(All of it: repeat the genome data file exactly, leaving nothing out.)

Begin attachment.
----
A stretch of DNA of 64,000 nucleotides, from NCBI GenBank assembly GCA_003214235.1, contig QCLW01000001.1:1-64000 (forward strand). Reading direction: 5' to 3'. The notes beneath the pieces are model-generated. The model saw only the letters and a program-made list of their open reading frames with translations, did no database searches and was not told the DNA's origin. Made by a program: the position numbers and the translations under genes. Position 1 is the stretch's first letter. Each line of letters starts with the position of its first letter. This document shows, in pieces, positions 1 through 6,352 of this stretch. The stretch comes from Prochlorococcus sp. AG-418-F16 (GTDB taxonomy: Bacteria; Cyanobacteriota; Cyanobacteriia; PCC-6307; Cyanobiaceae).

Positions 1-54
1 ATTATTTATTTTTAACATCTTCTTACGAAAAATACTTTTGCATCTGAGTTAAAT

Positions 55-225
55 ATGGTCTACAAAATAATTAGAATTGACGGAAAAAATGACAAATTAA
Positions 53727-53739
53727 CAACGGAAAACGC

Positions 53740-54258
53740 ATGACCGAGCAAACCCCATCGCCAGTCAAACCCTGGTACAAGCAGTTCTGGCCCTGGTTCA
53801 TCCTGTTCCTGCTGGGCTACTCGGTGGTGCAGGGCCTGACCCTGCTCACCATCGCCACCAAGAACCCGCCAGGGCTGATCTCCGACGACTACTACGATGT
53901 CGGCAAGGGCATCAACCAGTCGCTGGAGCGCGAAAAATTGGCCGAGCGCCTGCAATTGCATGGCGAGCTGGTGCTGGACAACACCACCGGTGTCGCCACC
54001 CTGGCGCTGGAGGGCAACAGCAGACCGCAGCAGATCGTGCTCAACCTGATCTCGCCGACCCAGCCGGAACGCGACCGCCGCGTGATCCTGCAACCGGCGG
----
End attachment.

A stretch of DNA of 64,000 nucleotides, from NCBI GenBank assembly GCA_003214235.1, contig QCLW01000001.1:1-64000 (forward strand). Reading direction: 5' to 3'. The notes beneath the pieces are model-generated. The model saw only the letters and a program-made list of their open reading frames with translations, did no database searches and was not told the DNA's origin. Made by a program: the position numbers and the translations under genes. Position 1 is the stretch's first letter. Each line of letters starts with the position of its first letter. This document shows, in pieces, positions 1 through 6,352 of this stretch. The stretch comes from Prochlorococcus sp. AG-418-F16 (GTDB taxonomy: Bacteria; Cyanobacteriota; Cyanobacteriia; PCC-6307; Cyanobiaceae).

Positions 1-54
1 ATTATTTATTTTTAACATCTTCTTACGAAAAATACTTTTGCATCTGAGTTAAAT

Positions 55-225
55 ATGGTCTACAAAATAATTAGAATTGACGGAAAAAATGACAAATTAA
Positions 53727-53739
53727 CAACGGAAAACGC

Positions 53740-54258
53740 ATGACCGAGCAAACCCCATCGCCAGTCAAACCCTGGTACAAGCAGTTCTGGCCCTGGTTCA
53801 TCCTGTTCCTGCTGGGCTACTCGGTGGTGCAGGGCCTGACCCTGCTCACCATCGCCACCAAGAACCCGCCAGGGCTGATCTCCGACGACTACTACGATGT
53901 CGGCAAGGGCATCAACCAGTCGCTGGAGCGCGAAAAATTGGCCGAGCGCCTGCAATTGCATGGCGAGCTGGTGCTGGACAACACCACCGGTGTCGCCACC
54001 CTGGCGCTGGAGGGCAACAGCAGACCGCAGCAGATCGTGCTCAACCTGATCTCGCCGACCCAGCCGGAACGCGACCGCCGCGTGATCCTGCAACCGGCGG